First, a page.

Thursday, April 23, 2009

Partisan Associations - Political Imprinting and Strawmen Demagogues

(I wrote this recently for my university's political review and thought I'd throw it up here as well.)

While recent attempts by top Democrats to paint Rush Limbaugh as the new face of the Republican Party may seem a bit like kicking the GOP while it's already down, this method of attempting to damage parties by creating dangerous associations is actually a part of a mainstream, directed political strategy by no means limited to progressives. This practice of setting up a strawman for an entire political movement is dishonest at best, divergent and damaging at worst.

In the wake of Limbaugh's divisive February speech to the Conservative Political Action Conference (one he later termed his first "Address to the Nation"), Rush was seen as an easy target to trump up as the archetypical Republican; blustering, self-assured and unabashedly partisan, the man’s polarizing rhetoric served as a suitable strawman for the entire conservative movement.

In their previous criticisms of Sarah Palin (a controversial nominee to be sure, but also a sympathetic one), the Obama team had been seen as overly harsh, and progressives thereafter went after less vulnerable targets like Limbaugh. The numbers seemed to support the choice: The DNC polling company Democracy Corps found the venerable talk show host's popularity among voters under 40 to be a mere 11 percent, numbers far below that of even the Reverend Jeremiah Wright and William Ayers, both popular targets of the Right during the election and campaign kryptonite for Obama. Rush's audience is comparatively small and highly disproportional – fully 72 percent male according to Pew Research, a gender gap that amused the radio host, who jokingly suggested a "Female Summit" to discuss the issue. The conclusion is obvious: while Rush may claim a mandate to the neoconservative mantle, he commands an influence over but a small, selective portion of the population.

Most of the GOP/Rushbo associations were explicit: when asked who speaks for the Republican Party, Obama chief of Staff Rahm Emanuel referred to Rush as "the voice and the intellectual force and energy behind the Republican Party. . . which is why the Republicans pay such attention to him." When Rush famously wished failure on the new administration (a preference even most of Obama's opponents report not sharing), the Democratic Congressional Campaign Committee sent the tape to its members as part of a fund-raising campaign. Furthermore, when RNC Chairman Michael Steele joined in the criticism, calling Rush's discourse "incendiary" and "ugly," he was forced to apologize personally, giving further ammo to progressives who attempted to publicize what they saw as a close, highly subservient connection between the iconic figure and his party.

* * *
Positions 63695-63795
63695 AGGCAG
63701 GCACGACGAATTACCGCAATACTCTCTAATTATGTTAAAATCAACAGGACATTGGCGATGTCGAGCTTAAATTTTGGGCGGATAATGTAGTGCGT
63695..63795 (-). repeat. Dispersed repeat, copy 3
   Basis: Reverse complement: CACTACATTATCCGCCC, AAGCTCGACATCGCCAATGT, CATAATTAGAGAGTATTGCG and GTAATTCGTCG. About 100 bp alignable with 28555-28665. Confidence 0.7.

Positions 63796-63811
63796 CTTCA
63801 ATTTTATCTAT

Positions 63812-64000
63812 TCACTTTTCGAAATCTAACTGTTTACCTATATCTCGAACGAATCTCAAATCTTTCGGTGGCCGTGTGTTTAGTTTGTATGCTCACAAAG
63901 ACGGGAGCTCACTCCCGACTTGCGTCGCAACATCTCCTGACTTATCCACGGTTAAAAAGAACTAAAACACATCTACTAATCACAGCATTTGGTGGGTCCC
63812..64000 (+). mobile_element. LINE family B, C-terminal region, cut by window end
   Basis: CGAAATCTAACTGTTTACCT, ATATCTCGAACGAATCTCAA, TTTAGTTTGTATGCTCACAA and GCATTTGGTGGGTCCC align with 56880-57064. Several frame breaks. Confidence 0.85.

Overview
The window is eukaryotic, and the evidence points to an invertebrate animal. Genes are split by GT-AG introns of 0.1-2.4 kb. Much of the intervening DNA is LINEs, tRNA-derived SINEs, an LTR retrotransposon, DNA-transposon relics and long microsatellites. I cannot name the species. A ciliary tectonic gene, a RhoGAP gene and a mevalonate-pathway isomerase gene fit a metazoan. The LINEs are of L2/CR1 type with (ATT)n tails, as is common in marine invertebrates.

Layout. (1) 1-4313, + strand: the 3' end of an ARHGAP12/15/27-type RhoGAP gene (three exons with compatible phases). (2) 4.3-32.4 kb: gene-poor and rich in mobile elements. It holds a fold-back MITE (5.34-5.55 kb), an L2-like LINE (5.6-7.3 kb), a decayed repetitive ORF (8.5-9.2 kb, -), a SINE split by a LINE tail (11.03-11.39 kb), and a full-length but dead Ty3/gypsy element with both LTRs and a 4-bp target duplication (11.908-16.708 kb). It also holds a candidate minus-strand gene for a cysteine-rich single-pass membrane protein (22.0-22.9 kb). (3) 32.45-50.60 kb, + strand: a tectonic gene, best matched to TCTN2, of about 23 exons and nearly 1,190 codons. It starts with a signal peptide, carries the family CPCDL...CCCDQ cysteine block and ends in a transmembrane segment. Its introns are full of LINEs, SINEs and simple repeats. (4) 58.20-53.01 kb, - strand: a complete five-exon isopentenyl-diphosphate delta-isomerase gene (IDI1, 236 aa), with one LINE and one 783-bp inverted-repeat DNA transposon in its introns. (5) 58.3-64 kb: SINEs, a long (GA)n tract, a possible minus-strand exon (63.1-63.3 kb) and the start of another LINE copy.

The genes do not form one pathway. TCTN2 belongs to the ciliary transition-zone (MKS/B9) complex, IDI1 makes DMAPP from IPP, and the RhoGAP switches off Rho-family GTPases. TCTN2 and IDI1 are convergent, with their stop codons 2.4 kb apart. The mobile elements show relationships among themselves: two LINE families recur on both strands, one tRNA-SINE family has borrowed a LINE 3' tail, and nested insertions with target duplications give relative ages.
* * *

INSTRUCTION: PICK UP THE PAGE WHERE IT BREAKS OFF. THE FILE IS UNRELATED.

But does this strategy work? Similar connections can be made to the tactics of Bush-era conservatives during the 2004 presidential election, when Bush campaign advisor Mark McKinnon acknowledged having used a similar strategy by "making Michael Moore the face of the Democratic Party. . . That's why we gave him credentials to cover the 2004 convention and then turned the spotlight on him." Still, Moore later rejected the concept that his name was used as a pejorative. He insisted that American voters share his values and that Republican strategies had backfired, in effect turning him into an "accidental spokesman for the liberal, majority agenda." Nevertheless, Moore's films and often incendiary statements and politics remain a healthy source of controversy. Like Rush Limbaugh, he remains a larger-than-life figure, representing the extremes of his party rather than the more moderate values and politics of the average American.

In the end, Limbaugh and Moore are essentially cartoon characters - personalities whose constant addiction to controversy, often-questionable behavior (drug addiction on Limbaugh's part, shady editing techniques on Moore's) and radical politics imbue their beings with the sort of excess that makes them untouchable by those of their political stripe and unstomachable by all others. Many political sectarians rely nearly completely on these divisive figures to attack the opposing ideology. A Rush Limbaugh, Michael Moore or can often serve as a shortcut to depict the opposition as thoughtless partisans and sidestep legitimate political discourse. This sensationalistic behavior only serves to glamorize the horse race of politics over the priorities and issues our system and representatives ought to address.

Though political in-games and shifty strategies will always be a part of our political discourse, it seems disingenuous to resort to this type of infighting and partisan bickering when ideologies, not individuals, are on the table for debate. Though associating an opposing party purely with its most extreme of ideologues may strike a chord with the average American - most of whom have little in common with the ferocity or pettiness of these polarized ideologues - it’s a lousy way to win a long-term political victory. Building an ideology based on positions, not partisans, is the only way to ensure a healthy political discourse in America and guard against an increasing apathy of politics.

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